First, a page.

Amazing 11 Small Town in Alaska

Small Town in Alaska – Alaska is one of the youngest states in America. Purchased from the Russian Empire for two cents per acre in 1867, Alaska was only accepted into the Union in 1959. It is also the largest state in America, with vast expanses of open nature, beautiful glaciers, the highest mountains in the US, and as well as its charming little towns. Well, here we will discuss small towns in Alaska that will steal your heart! Ready? Here is the list:

1. Talkeetna

talkeetna alaska

The first and foremost Small Town in Alaska is Talkeetna. Talkeetna is the starting point for anyone interested in riding at least halfway to Denali. Formerly known as Mt. McKinley, at over 20,000 feet above sea level, is the highest mountain peak in America. For those less adventurous, Denali National Park itself is a beautiful place to take in epic mountain views. For those who are no longer adventurous, the quirky Talkeetna Riverfront Park is a great place for walks and picnics, you can also learn more about the city at the Talkeetna Historical Society.

2. Girdwood (Small Town in Alaska)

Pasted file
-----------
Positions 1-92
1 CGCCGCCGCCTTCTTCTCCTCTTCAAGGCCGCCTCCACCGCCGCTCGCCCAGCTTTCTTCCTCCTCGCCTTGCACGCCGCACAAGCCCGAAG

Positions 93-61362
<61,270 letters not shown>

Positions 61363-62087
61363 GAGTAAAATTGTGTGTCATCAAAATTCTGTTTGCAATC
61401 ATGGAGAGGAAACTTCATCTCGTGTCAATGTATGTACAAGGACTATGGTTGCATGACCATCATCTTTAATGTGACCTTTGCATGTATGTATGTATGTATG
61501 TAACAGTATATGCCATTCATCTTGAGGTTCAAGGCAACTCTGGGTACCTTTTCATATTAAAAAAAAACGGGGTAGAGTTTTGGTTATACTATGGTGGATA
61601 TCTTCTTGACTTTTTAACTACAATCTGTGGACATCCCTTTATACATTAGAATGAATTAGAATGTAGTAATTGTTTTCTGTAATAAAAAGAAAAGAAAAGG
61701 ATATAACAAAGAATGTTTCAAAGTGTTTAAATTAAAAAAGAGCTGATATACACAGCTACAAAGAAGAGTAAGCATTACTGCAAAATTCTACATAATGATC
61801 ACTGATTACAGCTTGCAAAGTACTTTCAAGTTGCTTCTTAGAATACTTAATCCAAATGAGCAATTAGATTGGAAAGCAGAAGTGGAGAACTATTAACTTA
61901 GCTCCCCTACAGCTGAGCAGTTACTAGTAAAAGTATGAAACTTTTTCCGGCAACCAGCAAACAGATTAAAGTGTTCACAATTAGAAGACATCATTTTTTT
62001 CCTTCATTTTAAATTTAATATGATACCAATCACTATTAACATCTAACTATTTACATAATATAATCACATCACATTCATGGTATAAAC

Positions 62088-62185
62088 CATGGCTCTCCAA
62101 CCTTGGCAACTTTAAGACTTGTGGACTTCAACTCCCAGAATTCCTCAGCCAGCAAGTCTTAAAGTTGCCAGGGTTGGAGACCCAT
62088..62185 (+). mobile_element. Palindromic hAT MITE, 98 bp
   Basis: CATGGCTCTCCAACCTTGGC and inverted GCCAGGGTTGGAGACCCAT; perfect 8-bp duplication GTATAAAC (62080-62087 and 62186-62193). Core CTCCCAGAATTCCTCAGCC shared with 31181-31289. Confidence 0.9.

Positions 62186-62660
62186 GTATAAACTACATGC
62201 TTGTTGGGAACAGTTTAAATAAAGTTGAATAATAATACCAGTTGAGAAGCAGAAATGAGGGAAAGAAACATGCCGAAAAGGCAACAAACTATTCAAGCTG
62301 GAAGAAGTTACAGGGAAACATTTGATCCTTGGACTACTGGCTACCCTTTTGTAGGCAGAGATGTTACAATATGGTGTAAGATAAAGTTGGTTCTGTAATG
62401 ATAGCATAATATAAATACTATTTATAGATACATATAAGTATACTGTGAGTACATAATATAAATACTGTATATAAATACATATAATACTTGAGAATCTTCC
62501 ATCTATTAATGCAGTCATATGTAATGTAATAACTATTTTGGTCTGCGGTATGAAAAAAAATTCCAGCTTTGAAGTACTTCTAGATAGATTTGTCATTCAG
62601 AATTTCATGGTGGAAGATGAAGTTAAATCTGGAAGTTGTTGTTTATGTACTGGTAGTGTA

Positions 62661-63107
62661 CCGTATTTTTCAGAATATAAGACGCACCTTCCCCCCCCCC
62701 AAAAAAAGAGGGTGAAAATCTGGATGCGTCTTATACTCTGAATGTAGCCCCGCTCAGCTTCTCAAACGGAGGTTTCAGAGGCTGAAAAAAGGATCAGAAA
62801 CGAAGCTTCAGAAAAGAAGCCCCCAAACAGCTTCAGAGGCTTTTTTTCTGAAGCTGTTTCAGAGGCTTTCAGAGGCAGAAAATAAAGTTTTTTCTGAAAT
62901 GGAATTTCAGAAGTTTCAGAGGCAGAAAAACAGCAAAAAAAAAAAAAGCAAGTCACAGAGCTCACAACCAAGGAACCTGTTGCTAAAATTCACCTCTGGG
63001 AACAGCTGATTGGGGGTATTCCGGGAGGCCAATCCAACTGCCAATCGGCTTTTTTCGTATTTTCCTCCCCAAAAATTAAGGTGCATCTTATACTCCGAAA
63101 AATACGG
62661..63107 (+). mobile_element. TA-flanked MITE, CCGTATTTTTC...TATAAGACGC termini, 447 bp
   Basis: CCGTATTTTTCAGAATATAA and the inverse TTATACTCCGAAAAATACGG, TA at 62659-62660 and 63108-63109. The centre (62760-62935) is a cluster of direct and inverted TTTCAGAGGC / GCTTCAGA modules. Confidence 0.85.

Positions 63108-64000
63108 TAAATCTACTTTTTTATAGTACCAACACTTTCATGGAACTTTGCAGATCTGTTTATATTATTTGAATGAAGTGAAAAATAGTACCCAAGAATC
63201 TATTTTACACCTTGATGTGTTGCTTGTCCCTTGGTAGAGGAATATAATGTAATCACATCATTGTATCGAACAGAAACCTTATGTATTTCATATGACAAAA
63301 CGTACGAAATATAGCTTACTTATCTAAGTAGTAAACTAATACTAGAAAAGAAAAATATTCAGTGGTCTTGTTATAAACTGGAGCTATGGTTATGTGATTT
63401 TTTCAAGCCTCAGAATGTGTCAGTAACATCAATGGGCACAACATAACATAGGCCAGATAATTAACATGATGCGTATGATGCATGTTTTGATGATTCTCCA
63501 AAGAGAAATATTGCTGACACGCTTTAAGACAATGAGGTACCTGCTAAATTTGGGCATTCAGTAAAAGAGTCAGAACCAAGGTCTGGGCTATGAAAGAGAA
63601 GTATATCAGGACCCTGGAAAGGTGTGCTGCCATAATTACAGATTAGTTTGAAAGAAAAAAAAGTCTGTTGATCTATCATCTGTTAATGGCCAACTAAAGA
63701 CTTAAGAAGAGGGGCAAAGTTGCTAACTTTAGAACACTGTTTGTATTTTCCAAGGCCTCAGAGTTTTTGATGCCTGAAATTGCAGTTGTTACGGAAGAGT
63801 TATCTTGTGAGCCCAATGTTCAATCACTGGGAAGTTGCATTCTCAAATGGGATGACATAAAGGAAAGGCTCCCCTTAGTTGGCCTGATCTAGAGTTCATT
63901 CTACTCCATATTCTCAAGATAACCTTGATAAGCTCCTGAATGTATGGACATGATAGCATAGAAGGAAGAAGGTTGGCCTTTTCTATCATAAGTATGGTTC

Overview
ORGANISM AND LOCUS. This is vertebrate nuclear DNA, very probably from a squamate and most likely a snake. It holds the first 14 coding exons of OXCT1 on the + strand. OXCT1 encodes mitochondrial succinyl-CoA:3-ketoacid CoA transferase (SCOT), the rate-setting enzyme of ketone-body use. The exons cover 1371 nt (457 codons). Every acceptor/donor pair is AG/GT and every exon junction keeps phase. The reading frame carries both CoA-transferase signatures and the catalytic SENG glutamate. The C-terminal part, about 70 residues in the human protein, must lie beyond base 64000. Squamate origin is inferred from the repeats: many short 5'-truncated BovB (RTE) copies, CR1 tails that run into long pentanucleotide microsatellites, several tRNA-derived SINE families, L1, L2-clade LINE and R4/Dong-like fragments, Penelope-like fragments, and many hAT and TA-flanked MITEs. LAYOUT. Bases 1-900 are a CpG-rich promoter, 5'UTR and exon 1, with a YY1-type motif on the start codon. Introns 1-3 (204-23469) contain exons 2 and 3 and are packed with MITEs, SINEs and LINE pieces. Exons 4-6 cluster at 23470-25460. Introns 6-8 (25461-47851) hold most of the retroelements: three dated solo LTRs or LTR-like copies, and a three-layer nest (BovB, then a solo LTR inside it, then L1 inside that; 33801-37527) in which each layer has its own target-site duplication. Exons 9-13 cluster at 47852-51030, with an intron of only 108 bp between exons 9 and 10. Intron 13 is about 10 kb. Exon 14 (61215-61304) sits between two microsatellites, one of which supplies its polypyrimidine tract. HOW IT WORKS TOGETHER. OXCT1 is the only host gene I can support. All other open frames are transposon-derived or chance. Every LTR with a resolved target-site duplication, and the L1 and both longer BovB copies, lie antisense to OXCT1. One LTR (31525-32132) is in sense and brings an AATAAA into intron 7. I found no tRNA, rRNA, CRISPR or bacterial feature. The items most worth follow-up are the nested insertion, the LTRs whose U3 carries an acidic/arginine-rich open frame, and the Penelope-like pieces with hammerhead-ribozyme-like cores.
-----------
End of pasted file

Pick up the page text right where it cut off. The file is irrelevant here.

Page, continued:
Girdwood

Girdwood was originally called Glacier City because the city is surrounded by at least seven glaciers. To enjoy the stunning views to the fullest, you can climb Mt. Alyeska Tram (ropeway tram) to the top of Mt. Alyeska, 2,300 feet above sea level. But if you’re not interested in climbing, Mt. The Aleyska area also offers skiing as the main activity here.

3. Homer

Small Town in Alaska - Homer

The next Small Town in Alaska is Homer. It is known as the “end of the road”. The Sterling Highway is the only way in or out of this small town. This remote location is filled with the imagination of local artists, who often make up the collection of galleries and craft shops in the city, especially around Pioneer Avenue. Head to the Pratt Museum to see local artifacts and art, there’s even an ancient pioneer cabin to explore here, you know.

4. Petersburg

Petersburg